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Occasionally, your Milton Bell may need a little service of its own to keep it in tip-top condition.  Removing dust is the primary task when it comes to keeping your bell working properly as well as troubleshooting most non-functioning bells.  Spiders as well as other bugs can sometimes also make their home inside of a bell.  Their webs and nests can prevent the bell from functioning and will need to be removed.

If you are willing to spend a little time following the service cleaning instructions below you will be able to clean your bells critical parts and should be able to troubleshoot most common problems related to dusty parts. Cleaning will need to be performed much more frequently under dusty conditions.  If your bell is surrounded by paved driveways and parking surfaces you may never need to service your bell.  

Your first hint that your bell needs a cleaning can be when the bell no longer rings when the rear tires of a car cross the driveway hose just after the front tires have just crossed it.  This "missing" ring is usually caused by dust inside the bell and has a simple fix.  We recommend the following simple cleaning/troubleshooting tips be followed to keep your bell in top working condition. 

Always be sure to unplug your bell from the electrical source before taking the bell apart.  If you are uncomfortable in any way with the idea of working on your bell be sure to contact an appliance repair shop or electrician.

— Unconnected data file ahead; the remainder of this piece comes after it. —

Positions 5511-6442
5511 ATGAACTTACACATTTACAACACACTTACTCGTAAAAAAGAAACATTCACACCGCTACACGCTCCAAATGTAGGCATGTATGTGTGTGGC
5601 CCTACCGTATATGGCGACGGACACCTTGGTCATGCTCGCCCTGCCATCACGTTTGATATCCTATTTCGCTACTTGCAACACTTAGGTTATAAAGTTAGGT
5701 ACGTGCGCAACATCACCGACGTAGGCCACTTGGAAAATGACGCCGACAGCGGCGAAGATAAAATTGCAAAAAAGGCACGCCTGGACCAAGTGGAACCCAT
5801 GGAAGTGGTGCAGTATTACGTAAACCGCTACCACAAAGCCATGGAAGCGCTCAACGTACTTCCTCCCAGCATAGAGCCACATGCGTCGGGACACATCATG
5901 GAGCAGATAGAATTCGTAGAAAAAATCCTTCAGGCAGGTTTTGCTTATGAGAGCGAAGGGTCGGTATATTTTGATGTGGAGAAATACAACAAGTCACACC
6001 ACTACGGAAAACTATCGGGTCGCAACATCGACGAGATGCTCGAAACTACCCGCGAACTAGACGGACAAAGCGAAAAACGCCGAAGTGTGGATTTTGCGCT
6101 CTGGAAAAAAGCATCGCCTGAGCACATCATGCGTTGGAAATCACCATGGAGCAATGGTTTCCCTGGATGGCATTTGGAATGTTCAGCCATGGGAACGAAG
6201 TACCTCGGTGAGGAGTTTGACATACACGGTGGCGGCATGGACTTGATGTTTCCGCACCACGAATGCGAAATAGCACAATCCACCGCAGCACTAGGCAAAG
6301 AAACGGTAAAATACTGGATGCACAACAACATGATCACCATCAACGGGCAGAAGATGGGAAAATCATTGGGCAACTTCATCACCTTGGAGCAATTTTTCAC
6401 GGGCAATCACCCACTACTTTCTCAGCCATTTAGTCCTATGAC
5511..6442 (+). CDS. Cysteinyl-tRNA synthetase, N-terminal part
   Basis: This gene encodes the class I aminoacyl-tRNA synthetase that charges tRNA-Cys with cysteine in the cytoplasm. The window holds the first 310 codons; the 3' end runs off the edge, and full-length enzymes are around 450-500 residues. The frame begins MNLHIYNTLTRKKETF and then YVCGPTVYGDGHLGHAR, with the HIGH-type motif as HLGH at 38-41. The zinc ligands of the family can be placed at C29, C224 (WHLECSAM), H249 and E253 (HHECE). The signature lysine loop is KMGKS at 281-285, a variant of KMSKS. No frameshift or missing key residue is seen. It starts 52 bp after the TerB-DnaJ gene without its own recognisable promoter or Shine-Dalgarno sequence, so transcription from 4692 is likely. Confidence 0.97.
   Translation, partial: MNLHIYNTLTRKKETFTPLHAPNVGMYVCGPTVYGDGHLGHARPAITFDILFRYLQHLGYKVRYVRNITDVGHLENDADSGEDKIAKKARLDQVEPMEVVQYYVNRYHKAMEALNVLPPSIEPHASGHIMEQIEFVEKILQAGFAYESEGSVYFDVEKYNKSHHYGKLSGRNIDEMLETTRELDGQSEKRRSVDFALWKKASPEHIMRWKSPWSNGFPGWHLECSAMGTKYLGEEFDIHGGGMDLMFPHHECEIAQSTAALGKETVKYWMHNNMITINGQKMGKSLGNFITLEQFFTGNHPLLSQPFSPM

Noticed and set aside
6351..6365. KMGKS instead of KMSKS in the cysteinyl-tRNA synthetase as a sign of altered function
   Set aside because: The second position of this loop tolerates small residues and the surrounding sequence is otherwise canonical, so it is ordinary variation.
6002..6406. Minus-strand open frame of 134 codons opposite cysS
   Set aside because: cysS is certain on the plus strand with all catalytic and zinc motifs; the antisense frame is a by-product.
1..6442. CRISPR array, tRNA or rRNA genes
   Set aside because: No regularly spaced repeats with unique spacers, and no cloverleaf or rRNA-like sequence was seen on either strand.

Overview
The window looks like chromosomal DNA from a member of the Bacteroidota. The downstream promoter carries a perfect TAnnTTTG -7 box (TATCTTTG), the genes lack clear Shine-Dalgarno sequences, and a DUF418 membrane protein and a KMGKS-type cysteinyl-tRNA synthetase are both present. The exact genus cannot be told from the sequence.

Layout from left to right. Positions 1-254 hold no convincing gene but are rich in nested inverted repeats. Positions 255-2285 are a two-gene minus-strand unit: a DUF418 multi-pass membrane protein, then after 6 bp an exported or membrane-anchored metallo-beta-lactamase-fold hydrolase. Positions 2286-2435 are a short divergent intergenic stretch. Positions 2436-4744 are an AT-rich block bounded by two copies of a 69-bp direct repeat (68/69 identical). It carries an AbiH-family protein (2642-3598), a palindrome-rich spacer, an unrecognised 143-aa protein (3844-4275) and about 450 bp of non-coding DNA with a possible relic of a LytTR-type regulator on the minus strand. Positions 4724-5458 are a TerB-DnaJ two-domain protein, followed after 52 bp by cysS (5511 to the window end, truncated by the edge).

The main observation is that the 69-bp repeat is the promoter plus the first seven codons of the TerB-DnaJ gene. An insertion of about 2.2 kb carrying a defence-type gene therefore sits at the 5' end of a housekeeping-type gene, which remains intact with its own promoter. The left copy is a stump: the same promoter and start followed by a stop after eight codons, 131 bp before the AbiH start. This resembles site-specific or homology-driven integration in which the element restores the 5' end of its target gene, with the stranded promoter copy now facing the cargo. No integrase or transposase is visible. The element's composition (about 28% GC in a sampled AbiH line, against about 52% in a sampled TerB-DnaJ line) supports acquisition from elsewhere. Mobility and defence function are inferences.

Figure 1:  Disconnecting the bell from the electrical current.  Unplug the bell.


Figure 2:  Removing the screws that hold the bell to the back plate. 


Figure 3:  Checking the diaphragm for dust.
Dust in the Diaphragm – To fix, unplug the bell from its electrical source (Figure 1) and unscrew the two Phillips screws that hold the bell to the back plate (Figure 2).   Remove the driveway hose from the metal nipple at the bottom of the bell.  This nipple goes into a white cylinder or diaphragm.  Unscrew the nipple at the bottom of the cylinder with a pliers (Figure 3) and pull it straight out away from the back of the bell to remove.  Once the white cylinder is out of the bell lift the upper portion of the cylinder off (Figure 4) and clean of any dust or fine dirt from both halves that may have accumulated.  Re-Assemble.

The plunger that strikes the bell is stuck.  To fix, unplug the bell from its electrical source (Figure 1) and unscrew the two Phillips screws that hold the bell to the back plate (Figure 2).   Look at the upper portion of the inside of the bell.  There is a solenoid that contains a small cylinder ” diameter and 1” long (Figure 5).  Turn the bell upside down and the cylinder should fall out.  Make sure that the plunger is clean and free from dust.  When reinserting the plunger into the solenoid make sure that the rounded end of the plunger is facing the bell or is pointing up.  Re-Assemble.

The contact switch needs adjustment.  To fix, unplug the bell from its electrical source (Figure 1) and unscrew the two Phillips screws that hold the bell to the back plate (Figure 2).  Look just above the white cylinder for the contact switch.  There is a small adjustment screw on the top of this switch.  Either close or open the switch to allow the movement of the white cylinder to close the contact when the hose is compressed.  It is unlikely that this screw will need to be adjusted.  Sometimes older bells will need some adjustment especially if someone else has previously miss-adjusted the tiny adjustment screw.  If it needs adjusting turn the screw clockwise to increase the sensitivity of the switch.  Do not over adjust.  It only takes a turn or two.

 


Figure 4:  Lifting the top of the cylinder off to clean.


Figure 5:  Checking the plunger for smooth operation and dirt.


Figure 6:  Checking the fine adjustment screw.

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